The patient called me two days later and stated that the ER doctor confirmed that he had diabetes with a random plasma glucose level of 380mg/dL and an A1c value of 10.2.

Liver and Kidney Testing
These labs are ordered for a variety of systemic conditions such as diabetes, autoimmune diseases and sarcoidosis—many of which have ocular manifestations. Liver and kidney testing may also be requested in patients taking certain medications, including oral antivirals for prophylaxis of herpes simplex virus, herpes simplex zoster or both. 

Table 4. Criteria for Pre-diabetes and Diabetes Testing8
FPG100mg/dL to 125mg/dL
(5.6mmol/L to 6.9mmol/L)
>126mg/dL (7.0mmol/L)
OGTT140mg/dL to 199mg/dL
(7.8mmol/L to 11.0mmol/L)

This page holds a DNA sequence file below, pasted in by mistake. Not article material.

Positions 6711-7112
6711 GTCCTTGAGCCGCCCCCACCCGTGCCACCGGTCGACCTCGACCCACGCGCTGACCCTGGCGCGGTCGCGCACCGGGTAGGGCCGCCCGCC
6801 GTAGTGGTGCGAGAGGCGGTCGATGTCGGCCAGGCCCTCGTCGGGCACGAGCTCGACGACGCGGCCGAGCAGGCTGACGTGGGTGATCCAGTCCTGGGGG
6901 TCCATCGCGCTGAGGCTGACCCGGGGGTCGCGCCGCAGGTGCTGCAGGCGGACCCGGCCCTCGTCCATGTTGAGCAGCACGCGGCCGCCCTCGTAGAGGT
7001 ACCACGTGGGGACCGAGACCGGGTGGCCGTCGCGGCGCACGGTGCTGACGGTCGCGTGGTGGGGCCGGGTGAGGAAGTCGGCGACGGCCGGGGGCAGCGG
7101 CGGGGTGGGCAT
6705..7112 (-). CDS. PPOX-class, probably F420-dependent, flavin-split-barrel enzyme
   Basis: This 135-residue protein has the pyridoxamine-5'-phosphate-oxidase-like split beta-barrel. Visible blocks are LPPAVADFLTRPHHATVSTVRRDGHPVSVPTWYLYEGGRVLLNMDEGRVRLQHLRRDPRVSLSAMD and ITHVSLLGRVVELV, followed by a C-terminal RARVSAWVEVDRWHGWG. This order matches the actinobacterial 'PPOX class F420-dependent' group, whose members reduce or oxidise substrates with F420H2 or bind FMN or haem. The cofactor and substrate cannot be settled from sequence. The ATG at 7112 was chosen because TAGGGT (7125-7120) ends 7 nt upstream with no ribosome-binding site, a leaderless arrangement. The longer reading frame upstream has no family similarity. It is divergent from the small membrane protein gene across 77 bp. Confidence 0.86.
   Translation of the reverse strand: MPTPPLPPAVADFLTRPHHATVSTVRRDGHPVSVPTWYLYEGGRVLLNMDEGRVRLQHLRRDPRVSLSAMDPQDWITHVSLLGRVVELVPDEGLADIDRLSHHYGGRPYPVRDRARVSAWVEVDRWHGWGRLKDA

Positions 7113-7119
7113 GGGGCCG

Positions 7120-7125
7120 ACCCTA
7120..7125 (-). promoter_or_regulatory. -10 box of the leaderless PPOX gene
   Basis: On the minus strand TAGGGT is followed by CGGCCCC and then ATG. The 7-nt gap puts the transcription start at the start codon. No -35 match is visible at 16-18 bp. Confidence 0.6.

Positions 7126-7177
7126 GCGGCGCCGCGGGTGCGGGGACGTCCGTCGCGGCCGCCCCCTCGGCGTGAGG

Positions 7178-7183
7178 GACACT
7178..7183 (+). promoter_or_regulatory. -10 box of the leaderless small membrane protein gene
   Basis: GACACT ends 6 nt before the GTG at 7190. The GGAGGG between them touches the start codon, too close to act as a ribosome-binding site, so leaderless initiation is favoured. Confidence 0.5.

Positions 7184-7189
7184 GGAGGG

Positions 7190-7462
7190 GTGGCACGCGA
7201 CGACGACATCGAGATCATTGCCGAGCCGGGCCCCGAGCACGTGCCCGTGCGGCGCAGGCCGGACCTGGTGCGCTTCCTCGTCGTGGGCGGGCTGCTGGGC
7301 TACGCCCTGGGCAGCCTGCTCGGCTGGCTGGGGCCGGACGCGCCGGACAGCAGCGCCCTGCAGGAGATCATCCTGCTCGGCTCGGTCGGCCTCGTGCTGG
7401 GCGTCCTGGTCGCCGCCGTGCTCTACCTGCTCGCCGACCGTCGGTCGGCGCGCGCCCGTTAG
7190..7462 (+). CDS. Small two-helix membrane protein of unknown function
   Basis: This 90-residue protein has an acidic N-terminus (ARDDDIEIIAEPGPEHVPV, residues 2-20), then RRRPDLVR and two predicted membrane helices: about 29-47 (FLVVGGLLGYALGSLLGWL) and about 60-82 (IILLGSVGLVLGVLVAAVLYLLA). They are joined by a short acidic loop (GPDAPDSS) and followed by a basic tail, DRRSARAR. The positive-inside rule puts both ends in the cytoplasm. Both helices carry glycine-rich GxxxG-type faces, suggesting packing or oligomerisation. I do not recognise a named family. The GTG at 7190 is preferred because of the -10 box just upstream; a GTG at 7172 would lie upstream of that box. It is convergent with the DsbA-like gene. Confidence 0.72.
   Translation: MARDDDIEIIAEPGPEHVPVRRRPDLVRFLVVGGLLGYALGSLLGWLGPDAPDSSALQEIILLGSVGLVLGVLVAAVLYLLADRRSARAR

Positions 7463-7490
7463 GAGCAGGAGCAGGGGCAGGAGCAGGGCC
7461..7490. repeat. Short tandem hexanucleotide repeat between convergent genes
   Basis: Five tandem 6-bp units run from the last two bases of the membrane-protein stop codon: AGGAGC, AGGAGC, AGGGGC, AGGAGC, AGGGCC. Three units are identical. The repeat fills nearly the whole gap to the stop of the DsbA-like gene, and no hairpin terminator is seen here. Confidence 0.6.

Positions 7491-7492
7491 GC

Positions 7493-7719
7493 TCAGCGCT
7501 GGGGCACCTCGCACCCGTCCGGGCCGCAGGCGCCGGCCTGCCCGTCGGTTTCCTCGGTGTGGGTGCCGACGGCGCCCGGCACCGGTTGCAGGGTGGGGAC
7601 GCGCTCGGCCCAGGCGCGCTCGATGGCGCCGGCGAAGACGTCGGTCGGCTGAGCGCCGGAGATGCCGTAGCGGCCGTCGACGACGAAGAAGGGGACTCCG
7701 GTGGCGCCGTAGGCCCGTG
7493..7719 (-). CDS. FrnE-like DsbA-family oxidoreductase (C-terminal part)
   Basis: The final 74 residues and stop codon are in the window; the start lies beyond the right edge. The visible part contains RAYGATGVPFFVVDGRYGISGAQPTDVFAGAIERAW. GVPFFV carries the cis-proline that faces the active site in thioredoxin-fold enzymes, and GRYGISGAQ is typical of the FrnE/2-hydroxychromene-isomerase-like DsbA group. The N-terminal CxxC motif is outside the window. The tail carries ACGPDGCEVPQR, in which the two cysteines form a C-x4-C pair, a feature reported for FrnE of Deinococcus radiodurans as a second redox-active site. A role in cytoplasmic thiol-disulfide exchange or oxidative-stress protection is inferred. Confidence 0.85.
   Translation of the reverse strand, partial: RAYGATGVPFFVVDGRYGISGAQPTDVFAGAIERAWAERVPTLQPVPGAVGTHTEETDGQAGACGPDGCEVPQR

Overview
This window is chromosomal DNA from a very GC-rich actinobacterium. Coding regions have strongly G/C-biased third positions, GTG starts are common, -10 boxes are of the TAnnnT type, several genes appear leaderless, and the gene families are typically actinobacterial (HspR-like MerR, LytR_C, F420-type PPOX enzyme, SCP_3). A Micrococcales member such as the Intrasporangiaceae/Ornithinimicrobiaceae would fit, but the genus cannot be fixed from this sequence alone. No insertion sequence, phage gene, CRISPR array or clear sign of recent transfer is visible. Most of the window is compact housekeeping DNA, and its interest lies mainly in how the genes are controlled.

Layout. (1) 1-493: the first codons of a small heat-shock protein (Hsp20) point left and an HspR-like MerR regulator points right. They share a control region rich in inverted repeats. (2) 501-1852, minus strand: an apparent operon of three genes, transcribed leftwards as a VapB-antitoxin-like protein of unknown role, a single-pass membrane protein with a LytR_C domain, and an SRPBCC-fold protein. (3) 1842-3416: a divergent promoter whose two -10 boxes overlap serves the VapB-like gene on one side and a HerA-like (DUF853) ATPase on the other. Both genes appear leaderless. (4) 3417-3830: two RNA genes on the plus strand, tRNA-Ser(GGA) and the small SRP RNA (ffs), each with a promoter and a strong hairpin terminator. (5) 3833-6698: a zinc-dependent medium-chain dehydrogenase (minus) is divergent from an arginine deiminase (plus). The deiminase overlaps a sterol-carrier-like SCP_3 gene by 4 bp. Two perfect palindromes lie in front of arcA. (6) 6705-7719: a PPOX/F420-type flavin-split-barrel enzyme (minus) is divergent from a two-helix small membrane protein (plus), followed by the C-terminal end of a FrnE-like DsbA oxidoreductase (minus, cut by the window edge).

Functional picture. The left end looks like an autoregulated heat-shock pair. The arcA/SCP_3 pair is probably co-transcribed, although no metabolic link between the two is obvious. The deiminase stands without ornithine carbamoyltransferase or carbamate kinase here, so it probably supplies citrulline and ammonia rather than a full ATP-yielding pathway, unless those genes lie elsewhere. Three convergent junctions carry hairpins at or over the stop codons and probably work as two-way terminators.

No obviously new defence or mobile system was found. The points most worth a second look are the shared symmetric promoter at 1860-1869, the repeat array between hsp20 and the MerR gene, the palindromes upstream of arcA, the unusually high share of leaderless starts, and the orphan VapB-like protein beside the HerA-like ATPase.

>200mg/dL (11.1mmol/L)
A1c5.7% to 6.4%

Kidney function tests. Three main tests are common to test kidney function (Table 1). Blood urea nitrogen (BUN) measures the amount of urea nitrogen in the blood, which becomes elevated in patients with kidney dysfunction. A markedly increased BUN is conclusive evidence of severe impaired glomerular function.3,4 Creatinine is produced at a constant rate depending on a person’s muscle mass and is removed from the body by the kidneys. Production of creatinine is constant as long as muscle mass remains constant and reflects renal function. Abnormal elevations as measured by serum creatinine testing indicate renal function impairment.3 The glomerular filtration rate estimates the amount of blood that passes through the glomeruli each minute and provides a good indication of kidney function (and possible staging of kidney disease).3